Miss Bernice Gardner Palmer was born in Waterloo, Ontario on 10 January 1893. She was the daughter of Frederick Douglas Palmer, a US-born bookkeeper of English descent, and the former Florence Cleugh Brydon, the daughter of Scottish migrants. She had one sibling, her elder brother Douglas.
Bernice lived at Brant Road in Galt, Waterloo, Ontario with her family from where her father was employed at the sawmills.
Bernice was gifted with a Kodak camera shortly before she and her mother left Canada, bound for a Mediterranean cruise; they boarded the Carpathia as first cabin passengers and were aboard the ship when she rescued the survivors of the Titanic disaster. Interviewed years later, Bernice recounted that the bitter cold, coupled with the commotion on the decks above, stirred her from her sleep.
“A few minutes after that, the constant rhythm of the engines stopped and the boat was very still, so I knew something was wrong. And I looked out of the porthole and saw several small boats with people in them rowing toward the ship.” — San Bernardino Sun, 15 April 1982
She recalled how the people taken out of the lifeboats were in a mishmash of clothing, some well-prepared and dressed warmly, with others in evening dresses and suits and others in just nightclothes. Two first class men, she remembered, went around apologising for their survival, one reportedly only surviving because his wife would not leave him and the other because he had been ordered into a lifeboat to help man the craft.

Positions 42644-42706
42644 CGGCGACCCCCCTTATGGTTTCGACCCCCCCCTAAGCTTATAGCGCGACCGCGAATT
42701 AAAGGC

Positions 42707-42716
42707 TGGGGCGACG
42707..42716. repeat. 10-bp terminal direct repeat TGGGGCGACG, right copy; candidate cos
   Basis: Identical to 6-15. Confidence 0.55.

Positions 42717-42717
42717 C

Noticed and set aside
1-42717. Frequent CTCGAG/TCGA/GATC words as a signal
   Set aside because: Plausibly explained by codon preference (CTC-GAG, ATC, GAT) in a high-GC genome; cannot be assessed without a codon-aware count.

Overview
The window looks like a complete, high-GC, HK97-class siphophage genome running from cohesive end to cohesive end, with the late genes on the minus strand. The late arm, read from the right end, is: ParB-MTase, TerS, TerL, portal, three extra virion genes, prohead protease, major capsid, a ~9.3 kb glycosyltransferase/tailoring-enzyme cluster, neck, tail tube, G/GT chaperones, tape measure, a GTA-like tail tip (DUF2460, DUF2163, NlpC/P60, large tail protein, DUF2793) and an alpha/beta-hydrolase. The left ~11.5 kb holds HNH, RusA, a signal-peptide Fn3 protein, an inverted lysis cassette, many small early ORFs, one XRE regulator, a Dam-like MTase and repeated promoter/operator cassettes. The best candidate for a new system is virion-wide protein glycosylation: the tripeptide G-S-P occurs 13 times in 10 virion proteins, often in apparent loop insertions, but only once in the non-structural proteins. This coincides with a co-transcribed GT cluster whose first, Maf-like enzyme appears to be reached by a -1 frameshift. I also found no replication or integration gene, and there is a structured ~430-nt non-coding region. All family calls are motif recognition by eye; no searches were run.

Using her Kodak, Bernice took many candid snapshots of the survivors aboard the ship, some of the most well-known, including that of newlyweds George and Dorothy Harder conversing with a survivor (identified by the newspapers at the time as Mrs Hays, believed to be Mrs Beckwith).
Once landed in New York, Miss Palmer sold her undeveloped films for $25 to Underwood & Underwood, a New York news photographic agency, who published the photographs and which were reproduced in countless newspapers. Not realising the value of what she had parted with for such a meagre sum, Miss Palmer later took legal action over the use of her material:
Charles A. Palmer, a Rochester banker, on behalf of his ward, Bernice H. Palmer (sic), has begun an action against Underwood & Underwood of New York City for an accounting. Miss Palmer, who was a passenger on the Carpathia, took numerous photographs of scenes connected with the rescue of survivors of the Titanic, and parted with the films for $25 to Underwood & Underwood, who have profited to the extent of many thousands… — The Daily News, 14 November 1912
An extant, albeit undated contract, suggest that she was eventually able to buy back the images for a token sum of $1.
Bernice was married on 14 July 1920 to Bradford Hale Ellis (1879-1932), a US-born broker and Harvard-graduate originally from Ohio. The couple settled in Los Angeles where their daughter Cara was born in 1922.
Widowed at a young age in July 1932, Bernice never remarried; in later years she became involved with the Titanic community and struck up a friendship with survivor Edwina Troutt Mackenzie.
In 1986 she donated her Kodak camera and her historic photos to the Smithsonian Archive.
Bernice with survivor Edwina Troutt Mackenzie in 1982
(Tampa Bay Times, 14 April 1982)
Titanic survivor Edwina MacKenzie, right, now 97 and living in Hermosa Beach, exchanges memories with Bernice Ellis, 89, of Apple Valley, who was on the rescue ship Carpathia. Ellis holds the Brownie camera she used to photograph [the] disaster.
(Los Angeles Times, 11 April 1982)
Bernice Palmer Ellis died in Los Angeles on 11 February 1989 aged 96.